Los Angeles Clippers v Miami Heat

Clippers want Lamar Odom to be more of a scorer

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Lamar Odom has always been a maddening puzzle for fans of the teams he’s played for over the years to try and figure out. He seemingly has all the tools to be a dominant player on both ends of the floor, yet has only shows it in flashes throughout his NBA career that is now in its 14th season.

Odom is more of a solid all-around talent than he is a pure scorer, and a lot of that has been due to the role required of him in order for his teams to be most successful.

He averaged 14.4 points per game while winning Sixth Man of the Year honors with the Lakers in 2011, but this season in Los Angeles with the Clippers, he’s averaging just 3.8 points per game while playing 20.5 minutes per game off the bench.

His teammates have been encouraging him to pick it up, and his head coach has talked to him about it, as well.

From Brad Turner of the Los Angeles Times:

His Clippers teammates encourage Odom to be more aggressive on offense. Fans, the media and his critics want Odom to stop being so passive on offense.

But Coach Vinny Del Negro said he doesn’t really have an issue with Odom’s lack of offense because his versatile forward supplies so much more.

“I’ve talked to Lamar about that,” Del Negro said. “He understands that. Lamar has to pick his spots out there where he’s comfortable at. He’s doing a good job in a lot of areas for us. But when he’s open, he’s got to make shots for us and make plays off the dribble and get to the rim.”

Increased scoring from Odom would be nice, but the reality is that the Clippers have one of the deepest benches in the league, including the leading candidate to win Sixth Man of the Year this season, Jamal Crawford, who has no trouble lighting it up on a nightly basis.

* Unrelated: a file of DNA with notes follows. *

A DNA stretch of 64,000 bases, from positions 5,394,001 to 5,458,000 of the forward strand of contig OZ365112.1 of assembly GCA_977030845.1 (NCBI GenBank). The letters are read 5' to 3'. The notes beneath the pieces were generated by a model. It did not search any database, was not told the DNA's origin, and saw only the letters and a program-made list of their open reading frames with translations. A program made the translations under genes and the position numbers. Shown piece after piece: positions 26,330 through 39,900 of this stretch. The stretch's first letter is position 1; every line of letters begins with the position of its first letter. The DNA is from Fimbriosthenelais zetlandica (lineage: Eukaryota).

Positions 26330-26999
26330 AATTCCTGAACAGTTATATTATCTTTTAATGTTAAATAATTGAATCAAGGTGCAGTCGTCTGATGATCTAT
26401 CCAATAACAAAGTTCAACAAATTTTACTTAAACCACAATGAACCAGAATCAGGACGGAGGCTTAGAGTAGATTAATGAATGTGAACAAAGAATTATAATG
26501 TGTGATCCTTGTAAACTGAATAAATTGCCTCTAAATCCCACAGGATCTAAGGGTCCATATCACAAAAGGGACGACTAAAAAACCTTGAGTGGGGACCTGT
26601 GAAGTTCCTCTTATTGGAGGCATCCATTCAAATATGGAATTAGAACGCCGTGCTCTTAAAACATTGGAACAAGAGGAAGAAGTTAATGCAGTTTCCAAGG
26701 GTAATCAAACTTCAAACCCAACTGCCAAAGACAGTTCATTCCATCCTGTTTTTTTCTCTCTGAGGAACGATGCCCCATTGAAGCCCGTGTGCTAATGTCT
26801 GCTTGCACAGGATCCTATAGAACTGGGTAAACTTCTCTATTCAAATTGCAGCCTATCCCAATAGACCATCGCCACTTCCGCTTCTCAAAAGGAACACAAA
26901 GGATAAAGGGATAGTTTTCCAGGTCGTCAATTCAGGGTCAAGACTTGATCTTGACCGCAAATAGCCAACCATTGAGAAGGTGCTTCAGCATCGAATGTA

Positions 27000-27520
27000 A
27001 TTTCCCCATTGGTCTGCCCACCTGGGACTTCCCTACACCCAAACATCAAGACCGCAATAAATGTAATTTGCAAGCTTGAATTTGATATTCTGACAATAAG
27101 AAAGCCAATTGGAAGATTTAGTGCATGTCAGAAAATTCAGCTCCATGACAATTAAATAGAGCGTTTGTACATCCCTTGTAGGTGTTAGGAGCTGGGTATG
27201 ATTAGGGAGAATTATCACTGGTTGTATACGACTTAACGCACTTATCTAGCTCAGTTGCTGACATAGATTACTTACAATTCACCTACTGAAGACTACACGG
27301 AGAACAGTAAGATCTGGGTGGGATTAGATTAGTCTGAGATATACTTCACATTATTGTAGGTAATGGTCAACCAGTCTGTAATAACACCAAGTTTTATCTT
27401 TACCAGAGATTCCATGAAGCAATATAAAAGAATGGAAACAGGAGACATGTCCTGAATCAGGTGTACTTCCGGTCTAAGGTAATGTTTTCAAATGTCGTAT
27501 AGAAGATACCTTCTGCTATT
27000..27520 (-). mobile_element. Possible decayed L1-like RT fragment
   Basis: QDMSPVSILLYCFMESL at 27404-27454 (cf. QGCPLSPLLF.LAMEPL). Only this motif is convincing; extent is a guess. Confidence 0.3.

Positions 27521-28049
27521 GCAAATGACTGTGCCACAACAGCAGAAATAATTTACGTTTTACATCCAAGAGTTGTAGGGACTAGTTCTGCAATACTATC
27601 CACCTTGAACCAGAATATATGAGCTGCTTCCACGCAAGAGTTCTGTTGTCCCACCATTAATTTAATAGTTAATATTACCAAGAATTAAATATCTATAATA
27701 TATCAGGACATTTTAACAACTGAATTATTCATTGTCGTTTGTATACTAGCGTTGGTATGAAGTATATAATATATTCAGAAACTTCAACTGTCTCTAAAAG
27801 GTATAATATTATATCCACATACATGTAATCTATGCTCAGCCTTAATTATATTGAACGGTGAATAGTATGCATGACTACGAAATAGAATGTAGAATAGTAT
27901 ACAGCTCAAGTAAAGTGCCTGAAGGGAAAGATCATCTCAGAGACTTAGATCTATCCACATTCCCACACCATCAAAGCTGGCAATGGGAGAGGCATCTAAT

It’s more about being aggressive when the opportunities arise than it is purely about increasing points per game for Odom; any team’s offense runs more smoothly when players take good open shots rather than passing them up.

It’s worth noting that Odom is an excellent ball handler, especially for his size. So if he can get to the rim off the dribble more often and distribute to his teammates rather than scoring himself, that would be as much of a help to L.A.’s bench unit as would an increase in his personal production.

Top 10 NBA plays of last season by position (video)

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Which position – point guard, shooting guard, small forward, power forward or center – produced the best highlights last season?

Watch this video to find out and be glad the positional revolution didn’t reduce it fewer highlights.

Ohio farm commemorates Cavaliers championship with corn mazes (photo)

OAKLAND, CA - JUNE 19:  LeBron James #23, Kevin Love #0, and J.R. Smith #5 of the Cleveland Cavaliers celebrate after defeating the Golden State Warriors 93-89 in Game 7 of the 2016 NBA Finals at ORACLE Arena on June 19, 2016 in Oakland, California. NOTE TO USER: User expressly acknowledges and agrees that, by downloading and or using this photograph, User is consenting to the terms and conditions of the Getty Images License Agreement.  (Photo by Ezra Shaw/Getty Images)
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Could you find your way out of LeBron James‘ head?

Now, you can find out.

An Ohio farm has created three corn mazes – one featuring LeBron’s head, one that says Believeland and one with a Larry O’Brien Trophy – to commemorate the Cavaliers 2016 NBA title:

This is a championship-level corn maze. 🏆🌽 Thanks for the love, @maplesidefarms! #OneForTheLand #Believeland

A photo posted by Cleveland Cavaliers (@cavs) on

College coaches vote UConn’s Kevin Ollie best-suited/most likely to make NBA jump